Chain of Craters Road is an Exceptionally Scenic and Spectacular Drive
Chain of Craters Road (formerly Cockett's Trail) was dedicated on April 15, 1928. Built at a cost of $148,000, it ended at the rim of Makaopuhi Crater. Chain of Craters Road to the coast (to Kalapana) from Makaopuhi was opened in 1965, and then partly buried in 1969 at the start of the Mauna Ulu eruption. Post-Mauna Ulu eruption, Chain of Craters Road was realigned and reopened in June 1979.
The coastal region of the park was home to a number of villages; Kamoamoa, Lae ‘Apuki, Kealakomo and others. Numerous trails, home sites, heiau (temple), petroglyphs and agricultural sites attest to the complex uses of this area over the centuries since first human settlement.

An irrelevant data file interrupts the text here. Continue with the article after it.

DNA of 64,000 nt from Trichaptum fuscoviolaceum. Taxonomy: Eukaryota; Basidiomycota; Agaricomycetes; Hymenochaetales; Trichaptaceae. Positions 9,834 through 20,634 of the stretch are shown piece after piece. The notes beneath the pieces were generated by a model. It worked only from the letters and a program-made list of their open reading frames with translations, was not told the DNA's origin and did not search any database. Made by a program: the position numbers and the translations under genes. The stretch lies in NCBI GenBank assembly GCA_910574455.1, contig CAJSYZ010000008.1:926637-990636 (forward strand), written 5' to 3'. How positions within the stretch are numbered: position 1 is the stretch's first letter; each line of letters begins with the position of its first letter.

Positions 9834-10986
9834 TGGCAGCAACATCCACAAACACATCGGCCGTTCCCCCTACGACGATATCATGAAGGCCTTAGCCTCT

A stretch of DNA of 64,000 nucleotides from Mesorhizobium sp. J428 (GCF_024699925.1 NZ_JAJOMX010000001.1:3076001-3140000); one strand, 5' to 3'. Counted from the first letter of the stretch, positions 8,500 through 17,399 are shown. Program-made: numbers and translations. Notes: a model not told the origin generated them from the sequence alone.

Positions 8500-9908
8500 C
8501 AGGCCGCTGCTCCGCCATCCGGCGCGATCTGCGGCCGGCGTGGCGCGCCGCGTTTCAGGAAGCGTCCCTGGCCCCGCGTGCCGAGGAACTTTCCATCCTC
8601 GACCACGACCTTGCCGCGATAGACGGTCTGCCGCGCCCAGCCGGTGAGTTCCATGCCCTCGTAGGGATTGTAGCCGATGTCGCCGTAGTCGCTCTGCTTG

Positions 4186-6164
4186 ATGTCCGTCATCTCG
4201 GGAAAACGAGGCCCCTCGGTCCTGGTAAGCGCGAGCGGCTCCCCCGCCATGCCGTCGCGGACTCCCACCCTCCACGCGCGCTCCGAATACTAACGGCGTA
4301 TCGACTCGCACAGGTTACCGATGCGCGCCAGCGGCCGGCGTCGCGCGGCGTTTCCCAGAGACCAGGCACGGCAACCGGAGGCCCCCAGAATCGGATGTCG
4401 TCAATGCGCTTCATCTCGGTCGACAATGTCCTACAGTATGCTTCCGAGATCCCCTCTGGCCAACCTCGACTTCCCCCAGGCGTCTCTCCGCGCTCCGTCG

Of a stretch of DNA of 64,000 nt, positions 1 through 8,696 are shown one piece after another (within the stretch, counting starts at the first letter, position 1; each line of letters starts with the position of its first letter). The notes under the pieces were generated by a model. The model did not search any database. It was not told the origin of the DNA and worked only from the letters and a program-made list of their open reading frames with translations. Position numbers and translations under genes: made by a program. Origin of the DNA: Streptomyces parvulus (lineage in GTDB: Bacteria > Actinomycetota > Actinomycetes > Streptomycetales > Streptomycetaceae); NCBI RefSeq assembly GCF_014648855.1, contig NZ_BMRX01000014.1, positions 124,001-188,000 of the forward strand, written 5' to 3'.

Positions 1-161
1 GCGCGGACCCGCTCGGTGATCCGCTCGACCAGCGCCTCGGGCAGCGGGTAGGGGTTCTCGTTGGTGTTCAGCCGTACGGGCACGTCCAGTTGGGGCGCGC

Since 1986, lava has flowed repeatedly over Chain of Craters Road/Highway 130. The park's acreage has been increased by hundreds of acres and nearly 9 miles (14.5 km) of road have been inundated by the flows. In June 1989, Waha‘ula Visitor Center and associated buildings were burnt and covered by lava. The Waha‘ula Heiau was surrounded by lava more than once and finally buried entirely in August 1997. The Kamoamoa village site, heiau, campground, picnic area, and black sand beach were covered by lava in November 1992.
In 2003, flows covered Chain of Craters road just past the Hōlei Sea Arch. Presently, the Chain of Craters Road is 18.8 miles (30.3 km) to the end of the road with an elevation change of about 3,700 ft. (1,127.8 meters). Chain of Craters Road begins off of Crater Rim Drive, 3.3 miles or 5.3 kilometers south of Kīlauea Visitor Center.
No food, water, or fuel is available along the Chain of Craters Road. Vault-type toilets are available at Mauna Ulu parking area (3.5 miles from the Crater Rim Drive junction) and at the end of Chain of Craters Road.
Below are stops along this tour, in order heading southwest from the Kīlauea summit. Click on stops for more information.
Last updated: August 4, 2020